GnRH i jego receptor 40-lecie ustalenia struktury pierwszorzędowej GnRH 100-lecie urodzin prof. Eugeniusza Domańskiego 90-lecie urodzin prof. Mariana Jutisza


  • Kazimierz Kochman Instytut Fizjologii i Żywienia Zwierząt im. Jana Kielanowskiego PAN, Zakład Neuroendokrynologii, Jabłonna

Słowa kluczowe:

GnRH and its gene, receptor GnRH and its gene, LH, FSH, hypothalamus, pituitary, gonadotropin release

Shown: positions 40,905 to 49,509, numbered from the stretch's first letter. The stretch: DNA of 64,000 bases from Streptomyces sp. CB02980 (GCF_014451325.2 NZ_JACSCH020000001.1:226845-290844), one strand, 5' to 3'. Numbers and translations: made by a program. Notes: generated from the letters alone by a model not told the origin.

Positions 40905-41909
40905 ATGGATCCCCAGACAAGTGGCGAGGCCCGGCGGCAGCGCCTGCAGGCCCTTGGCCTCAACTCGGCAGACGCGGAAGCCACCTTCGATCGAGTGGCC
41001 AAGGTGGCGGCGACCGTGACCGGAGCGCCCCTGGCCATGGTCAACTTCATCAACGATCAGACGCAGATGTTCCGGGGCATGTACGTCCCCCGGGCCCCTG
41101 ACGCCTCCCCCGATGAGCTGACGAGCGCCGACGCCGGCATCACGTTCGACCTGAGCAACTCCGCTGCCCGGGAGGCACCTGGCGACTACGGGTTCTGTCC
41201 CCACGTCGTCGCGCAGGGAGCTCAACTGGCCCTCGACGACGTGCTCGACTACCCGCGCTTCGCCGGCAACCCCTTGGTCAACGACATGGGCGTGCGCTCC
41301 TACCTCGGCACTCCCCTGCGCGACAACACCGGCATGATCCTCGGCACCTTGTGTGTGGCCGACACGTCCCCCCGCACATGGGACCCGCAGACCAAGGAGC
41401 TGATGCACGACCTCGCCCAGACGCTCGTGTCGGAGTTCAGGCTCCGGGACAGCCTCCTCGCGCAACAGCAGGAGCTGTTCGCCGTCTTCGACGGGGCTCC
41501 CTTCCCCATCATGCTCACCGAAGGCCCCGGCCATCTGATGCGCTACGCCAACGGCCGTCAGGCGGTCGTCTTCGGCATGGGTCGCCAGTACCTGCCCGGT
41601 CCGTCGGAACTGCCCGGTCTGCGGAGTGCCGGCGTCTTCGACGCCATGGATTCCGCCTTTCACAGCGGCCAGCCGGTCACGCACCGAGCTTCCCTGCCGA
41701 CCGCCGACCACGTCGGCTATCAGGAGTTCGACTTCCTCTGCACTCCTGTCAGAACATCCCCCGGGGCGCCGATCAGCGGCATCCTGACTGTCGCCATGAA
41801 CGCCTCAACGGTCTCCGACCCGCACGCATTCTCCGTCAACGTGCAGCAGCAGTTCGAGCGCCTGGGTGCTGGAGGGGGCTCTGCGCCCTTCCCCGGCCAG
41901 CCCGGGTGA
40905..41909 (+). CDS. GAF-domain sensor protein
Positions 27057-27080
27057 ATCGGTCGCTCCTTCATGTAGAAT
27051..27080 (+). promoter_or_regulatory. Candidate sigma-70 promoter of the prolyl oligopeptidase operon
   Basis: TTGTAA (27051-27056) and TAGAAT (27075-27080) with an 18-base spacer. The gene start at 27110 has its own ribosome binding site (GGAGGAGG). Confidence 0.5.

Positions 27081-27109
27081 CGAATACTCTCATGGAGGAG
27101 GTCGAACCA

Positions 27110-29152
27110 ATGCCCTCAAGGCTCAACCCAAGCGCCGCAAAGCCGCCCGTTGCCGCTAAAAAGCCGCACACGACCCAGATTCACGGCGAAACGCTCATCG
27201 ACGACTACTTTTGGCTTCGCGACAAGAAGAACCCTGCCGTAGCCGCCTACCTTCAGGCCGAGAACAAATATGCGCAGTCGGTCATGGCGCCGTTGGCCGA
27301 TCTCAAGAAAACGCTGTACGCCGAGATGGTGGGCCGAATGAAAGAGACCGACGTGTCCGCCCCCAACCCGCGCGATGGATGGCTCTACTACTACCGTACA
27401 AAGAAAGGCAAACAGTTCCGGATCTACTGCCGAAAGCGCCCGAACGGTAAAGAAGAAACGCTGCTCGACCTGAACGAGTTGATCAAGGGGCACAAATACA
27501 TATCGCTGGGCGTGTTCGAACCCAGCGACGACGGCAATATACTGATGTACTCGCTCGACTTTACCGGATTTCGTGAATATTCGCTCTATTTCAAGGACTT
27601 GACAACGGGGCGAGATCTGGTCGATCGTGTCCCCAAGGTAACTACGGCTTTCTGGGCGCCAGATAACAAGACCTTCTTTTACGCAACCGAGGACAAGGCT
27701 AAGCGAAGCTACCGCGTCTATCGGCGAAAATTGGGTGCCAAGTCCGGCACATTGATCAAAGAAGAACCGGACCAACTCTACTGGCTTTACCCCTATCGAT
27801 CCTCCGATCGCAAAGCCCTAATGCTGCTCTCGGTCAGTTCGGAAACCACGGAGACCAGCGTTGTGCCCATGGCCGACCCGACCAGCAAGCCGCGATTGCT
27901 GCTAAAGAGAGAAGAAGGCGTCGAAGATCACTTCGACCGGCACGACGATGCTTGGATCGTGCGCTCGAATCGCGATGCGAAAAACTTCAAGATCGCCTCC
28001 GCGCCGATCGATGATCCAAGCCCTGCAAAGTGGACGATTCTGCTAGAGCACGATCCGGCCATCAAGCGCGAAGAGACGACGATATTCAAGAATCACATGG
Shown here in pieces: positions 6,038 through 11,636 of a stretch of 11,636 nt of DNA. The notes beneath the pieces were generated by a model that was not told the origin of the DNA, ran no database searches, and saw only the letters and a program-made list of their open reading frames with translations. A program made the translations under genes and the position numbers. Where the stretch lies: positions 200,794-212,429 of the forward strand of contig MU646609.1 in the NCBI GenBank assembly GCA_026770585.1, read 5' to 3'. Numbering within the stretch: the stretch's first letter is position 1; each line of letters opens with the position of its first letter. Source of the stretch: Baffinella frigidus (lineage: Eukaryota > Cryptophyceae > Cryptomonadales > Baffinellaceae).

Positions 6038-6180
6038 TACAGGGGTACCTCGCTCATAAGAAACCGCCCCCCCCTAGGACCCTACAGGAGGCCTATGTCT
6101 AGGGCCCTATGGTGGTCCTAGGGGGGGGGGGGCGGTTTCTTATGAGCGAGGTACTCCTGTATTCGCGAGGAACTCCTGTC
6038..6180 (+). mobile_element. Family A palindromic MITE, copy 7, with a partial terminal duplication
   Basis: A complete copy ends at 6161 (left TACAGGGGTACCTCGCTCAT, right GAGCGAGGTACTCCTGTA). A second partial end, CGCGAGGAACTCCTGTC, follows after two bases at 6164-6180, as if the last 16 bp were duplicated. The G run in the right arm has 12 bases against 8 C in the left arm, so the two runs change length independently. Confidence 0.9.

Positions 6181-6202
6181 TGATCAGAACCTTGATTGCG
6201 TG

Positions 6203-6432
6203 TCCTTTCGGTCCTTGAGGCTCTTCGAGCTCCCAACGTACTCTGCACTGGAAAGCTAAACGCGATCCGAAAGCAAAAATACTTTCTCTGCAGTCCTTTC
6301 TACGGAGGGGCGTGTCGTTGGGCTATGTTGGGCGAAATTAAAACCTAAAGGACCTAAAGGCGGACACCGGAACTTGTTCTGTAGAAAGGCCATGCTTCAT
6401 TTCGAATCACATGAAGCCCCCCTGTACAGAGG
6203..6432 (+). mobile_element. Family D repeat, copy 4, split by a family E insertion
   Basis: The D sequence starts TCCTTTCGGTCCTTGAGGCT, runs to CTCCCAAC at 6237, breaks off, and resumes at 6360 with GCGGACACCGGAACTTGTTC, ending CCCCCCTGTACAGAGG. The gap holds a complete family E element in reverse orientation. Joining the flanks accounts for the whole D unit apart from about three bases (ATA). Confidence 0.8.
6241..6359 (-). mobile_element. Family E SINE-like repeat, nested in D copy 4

Determination for the first time, of primary structure of GnRH, by two independent research groups, released the very avalanche of research on the spectrum aspects concerning both the decapeptide and its receptor. Thirty (30) structural forms of natural GnRH were identified and determined in vertebrates and in invertebrates. In many vertebrates, three forms of GnRH and three cognate receptors were identified with distinct distributions and functions. Human hypothalamic GnRH regulates LH and FSH secretion through the pituitary GnRH type I receptor via activation of Gq. Studies identified amino acid residues both in the ligand and receptor involved in binding, receptor activation, and translation into intracellular signal transduction. The predominant binding of the GnRH type I receptor in the gonadotrope is through Gq stimulation, signal translation can be propagated also via other G proteins and potentially by G protein-independent means. The eventual selection of intracellular signaling may be specifically directed by differences in ligand structure. A second form of GnRH, GnRH II, conserved in all higher vertebrates including man, for more than 400 milions years of evolution, is present in extrahypothalamic brain and many reproductive tissues. Its cognate receptor was cloned from different vertebrate species, including primates. The human gene homolog of this receptor, however, has a fameshift and stop premature codon, and it appears that GnRH II signaling takes place in humans through the GnRH type I receptor. There is a considerable plasticity in the use of different GnRHs, receptors, and signaling pathways for diverse functions. GnRH and its analogs are used extensively for the treatment of hormone-dependent diseases and in assisted reproductive technology. They are potentially used as contraceptives in men and women. The precise estimation of the molecular mechanisms involved in ligand binding to receptor, subsequent activation, and intracellular signal transduction, is very essential to understanding disease processes. Delineation of the structural elements in GnRH and its receptor, which facilitates differential signaling, will importantly contribute to the development of new interventive analogs. The enormous, broad, multidirectional and profound research on GnRH and its receptor leads, step by step, to an triumphal understanding the kernel of reproductive mechanisms.